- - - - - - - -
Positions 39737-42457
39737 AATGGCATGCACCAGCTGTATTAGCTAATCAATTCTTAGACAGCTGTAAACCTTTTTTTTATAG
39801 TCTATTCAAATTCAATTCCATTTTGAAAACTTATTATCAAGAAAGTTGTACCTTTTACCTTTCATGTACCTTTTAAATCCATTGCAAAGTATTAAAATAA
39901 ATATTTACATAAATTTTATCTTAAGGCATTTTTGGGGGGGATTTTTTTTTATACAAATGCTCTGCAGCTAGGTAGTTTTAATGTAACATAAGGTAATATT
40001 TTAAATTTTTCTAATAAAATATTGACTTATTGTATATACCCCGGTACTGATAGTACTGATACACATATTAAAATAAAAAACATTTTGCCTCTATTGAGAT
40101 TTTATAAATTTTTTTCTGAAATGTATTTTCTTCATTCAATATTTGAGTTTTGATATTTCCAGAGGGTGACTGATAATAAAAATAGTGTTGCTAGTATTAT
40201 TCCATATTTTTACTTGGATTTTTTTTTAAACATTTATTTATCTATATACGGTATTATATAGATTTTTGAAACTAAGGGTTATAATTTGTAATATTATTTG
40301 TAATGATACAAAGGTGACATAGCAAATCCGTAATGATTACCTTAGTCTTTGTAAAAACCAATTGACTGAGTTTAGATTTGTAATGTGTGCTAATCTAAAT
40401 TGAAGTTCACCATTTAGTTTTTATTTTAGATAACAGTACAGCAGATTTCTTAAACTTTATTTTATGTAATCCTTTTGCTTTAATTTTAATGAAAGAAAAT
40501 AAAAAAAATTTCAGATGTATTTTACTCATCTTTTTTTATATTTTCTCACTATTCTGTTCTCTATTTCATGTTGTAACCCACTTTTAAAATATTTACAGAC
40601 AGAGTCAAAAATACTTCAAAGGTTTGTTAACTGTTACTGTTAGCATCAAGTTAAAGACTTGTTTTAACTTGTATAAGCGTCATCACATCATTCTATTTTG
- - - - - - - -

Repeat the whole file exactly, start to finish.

Positions 39737-42457
39737 AATGGCATGCACCAGCTGTATTAGCTAATCAATTCTTAGACAGCTGTAAACCTTTTTTTTATAG
39801 TCTATTCAAATTCAATTCCATTTTGAAAACTTATTATCAAGAAAGTTGTACCTTTTACCTTTCATGTACCTTTTAAATCCATTGCAAAGTATTAAAATAA
39901 ATATTTACATAAATTTTATCTTAAGGCATTTTTGGGGGGGATTTTTTTTTATACAAATGCTCTGCAGCTAGGTAGTTTTAATGTAACATAAGGTAATATT
40001 TTAAATTTTTCTAATAAAATATTGACTTATTGTATATACCCCGGTACTGATAGTACTGATACACATATTAAAATAAAAAACATTTTGCCTCTATTGAGAT
40101 TTTATAAATTTTTTTCTGAAATGTATTTTCTTCATTCAATATTTGAGTTTTGATATTTCCAGAGGGTGACTGATAATAAAAATAGTGTTGCTAGTATTAT
40201 TCCATATTTTTACTTGGATTTTTTTTTAAACATTTATTTATCTATATACGGTATTATATAGATTTTTGAAACTAAGGGTTATAATTTGTAATATTATTTG
40301 TAATGATACAAAGGTGACATAGCAAATCCGTAATGATTACCTTAGTCTTTGTAAAAACCAATTGACTGAGTTTAGATTTGTAATGTGTGCTAATCTAAAT
40401 TGAAGTTCACCATTTAGTTTTTATTTTAGATAACAGTACAGCAGATTTCTTAAACTTTATTTTATGTAATCCTTTTGCTTTAATTTTAATGAAAGAAAAT
40501 AAAAAAAATTTCAGATGTATTTTACTCATCTTTTTTTATATTTTCTCACTATTCTGTTCTCTATTTCATGTTGTAACCCACTTTTAAAATATTTACAGAC
40601 AGAGTCAAAAATACTTCAAAGGTTTGTTAACTGTTACTGTTAGCATCAAGTTAAAGACTTGTTTTAACTTGTATAAGCGTCATCACATCATTCTATTTTG